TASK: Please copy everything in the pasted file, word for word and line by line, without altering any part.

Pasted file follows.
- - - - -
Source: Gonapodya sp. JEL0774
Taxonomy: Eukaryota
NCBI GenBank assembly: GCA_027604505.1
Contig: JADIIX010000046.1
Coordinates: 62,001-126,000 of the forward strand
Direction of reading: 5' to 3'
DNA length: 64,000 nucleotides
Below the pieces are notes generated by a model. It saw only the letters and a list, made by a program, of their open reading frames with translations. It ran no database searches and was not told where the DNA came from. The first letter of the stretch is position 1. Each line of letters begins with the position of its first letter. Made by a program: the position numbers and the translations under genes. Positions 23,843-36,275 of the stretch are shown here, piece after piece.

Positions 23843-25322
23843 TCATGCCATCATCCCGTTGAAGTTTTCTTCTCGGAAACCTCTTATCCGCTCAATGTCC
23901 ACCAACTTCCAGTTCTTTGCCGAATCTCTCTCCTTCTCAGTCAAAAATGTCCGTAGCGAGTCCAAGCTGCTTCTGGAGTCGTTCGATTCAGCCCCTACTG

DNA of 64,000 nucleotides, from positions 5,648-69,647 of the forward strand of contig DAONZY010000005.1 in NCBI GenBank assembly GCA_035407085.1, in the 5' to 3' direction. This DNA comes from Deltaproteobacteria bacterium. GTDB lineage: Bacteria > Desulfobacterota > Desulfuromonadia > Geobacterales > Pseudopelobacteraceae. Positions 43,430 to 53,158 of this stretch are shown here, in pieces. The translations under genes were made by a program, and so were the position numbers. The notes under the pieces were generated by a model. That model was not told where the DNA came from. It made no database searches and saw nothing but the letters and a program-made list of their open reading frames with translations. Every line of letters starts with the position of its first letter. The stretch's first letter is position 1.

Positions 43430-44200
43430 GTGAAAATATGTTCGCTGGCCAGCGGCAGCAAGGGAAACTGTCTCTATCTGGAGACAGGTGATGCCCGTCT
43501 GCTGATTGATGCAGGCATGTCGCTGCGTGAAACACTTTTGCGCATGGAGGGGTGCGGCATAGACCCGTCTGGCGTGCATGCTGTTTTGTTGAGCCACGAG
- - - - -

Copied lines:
Source: Gonapodya sp. JEL0774
Taxonomy: Eukaryota
NCBI GenBank assembly: GCA_027604505.1
Contig: JADIIX010000046.1
Coordinates: 62,001-126,000 of the forward strand
Direction of reading: 5' to 3'
DNA length: 64,000 nucleotides
Below the pieces are notes generated by a model. It saw only the letters and a list, made by a program, of their open reading frames with translations. It ran no database searches and was not told where the DNA came from. The first letter of the stretch is position 1. Each line of letters begins with the position of its first letter. Made by a program: the position numbers and the translations under genes. Positions 23,843-36,275 of the stretch are shown here, piece after piece.

Positions 23843-25322
23843 TCATGCCATCATCCCGTTGAAGTTTTCTTCTCGGAAACCTCTTATCCGCTCAATGTCC
23901 ACCAACTTCCAGTTCTTTGCCGAATCTCTCTCCTTCTCAGTCAAAAATGTCCGTAGCGAGTCCAAGCTGCTTCTGGAGTCGTTCGATTCAGCCCCTACTG

DNA of 64,000 nucleotides, from positions 5,648-69,647 of the forward strand of contig DAONZY010000005.1 in NCBI GenBank assembly GCA_035407085.1, in the 5' to 3' direction. This DNA comes from Deltaproteobacteria bacterium. GTDB lineage: Bacteria > Desulfobacterota > Desulfuromonadia > Geobacterales > Pseudopelobacteraceae. Positions 43,430 to 53,158 of this stretch are shown here, in pieces. The translations under genes were made by a program, and so were the position numbers. The notes under the pieces were generated by a model. That model was not told where the DNA came from. It made no database searches and saw nothing but the letters and a program-made list of their open reading frames with translations. Every line of letters starts with the position of its first letter. The stretch's first letter is position 1.

Positions 43430-44200
43430 GTGAAAATATGTTCGCTGGCCAGCGGCAGCAAGGGAAACTGTCTCTATCTGGAGACAGGTGATGCCCGTCT
43501 GCTGATTGATGCAGGCATGTCGCTGCGTGAAACACTTTTGCGCATGGAGGGGTGCGGCATAGACCCGTCTGGCGTGCATGCTGTTTTGTTGAGCCACGAG